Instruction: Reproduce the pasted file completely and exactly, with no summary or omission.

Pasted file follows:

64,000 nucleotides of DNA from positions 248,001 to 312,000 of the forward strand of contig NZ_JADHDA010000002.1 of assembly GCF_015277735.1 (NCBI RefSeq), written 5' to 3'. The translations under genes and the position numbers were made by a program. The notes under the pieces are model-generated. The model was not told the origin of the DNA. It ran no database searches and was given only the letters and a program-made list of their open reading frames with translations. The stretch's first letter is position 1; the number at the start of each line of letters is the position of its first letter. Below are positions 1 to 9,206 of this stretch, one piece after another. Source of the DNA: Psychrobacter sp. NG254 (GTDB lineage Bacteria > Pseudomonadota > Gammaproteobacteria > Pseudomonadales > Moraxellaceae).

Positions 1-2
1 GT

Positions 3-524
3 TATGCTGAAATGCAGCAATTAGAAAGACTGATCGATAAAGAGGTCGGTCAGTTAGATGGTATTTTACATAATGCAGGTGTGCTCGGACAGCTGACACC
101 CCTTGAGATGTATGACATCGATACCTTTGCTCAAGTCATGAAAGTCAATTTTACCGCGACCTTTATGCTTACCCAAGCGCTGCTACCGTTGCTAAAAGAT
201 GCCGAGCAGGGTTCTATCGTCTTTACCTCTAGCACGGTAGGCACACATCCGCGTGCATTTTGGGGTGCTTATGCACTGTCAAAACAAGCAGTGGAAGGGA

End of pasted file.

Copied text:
64,000 nucleotides of DNA from positions 248,001 to 312,000 of the forward strand of contig NZ_JADHDA010000002.1 of assembly GCF_015277735.1 (NCBI RefSeq), written 5' to 3'. The translations under genes and the position numbers were made by a program. The notes under the pieces are model-generated. The model was not told the origin of the DNA. It ran no database searches and was given only the letters and a program-made list of their open reading frames with translations. The stretch's first letter is position 1; the number at the start of each line of letters is the position of its first letter. Below are positions 1 to 9,206 of this stretch, one piece after another. Source of the DNA: Psychrobacter sp. NG254 (GTDB lineage Bacteria > Pseudomonadota > Gammaproteobacteria > Pseudomonadales > Moraxellaceae).

Positions 1-2
1 GT

Positions 3-524
3 TATGCTGAAATGCAGCAATTAGAAAGACTGATCGATAAAGAGGTCGGTCAGTTAGATGGTATTTTACATAATGCAGGTGTGCTCGGACAGCTGACACC
101 CCTTGAGATGTATGACATCGATACCTTTGCTCAAGTCATGAAAGTCAATTTTACCGCGACCTTTATGCTTACCCAAGCGCTGCTACCGTTGCTAAAAGAT
201 GCCGAGCAGGGTTCTATCGTCTTTACCTCTAGCACGGTAGGCACACATCCGCGTGCATTTTGGGGTGCTTATGCACTGTCAAAACAAGCAGTGGAAGGGA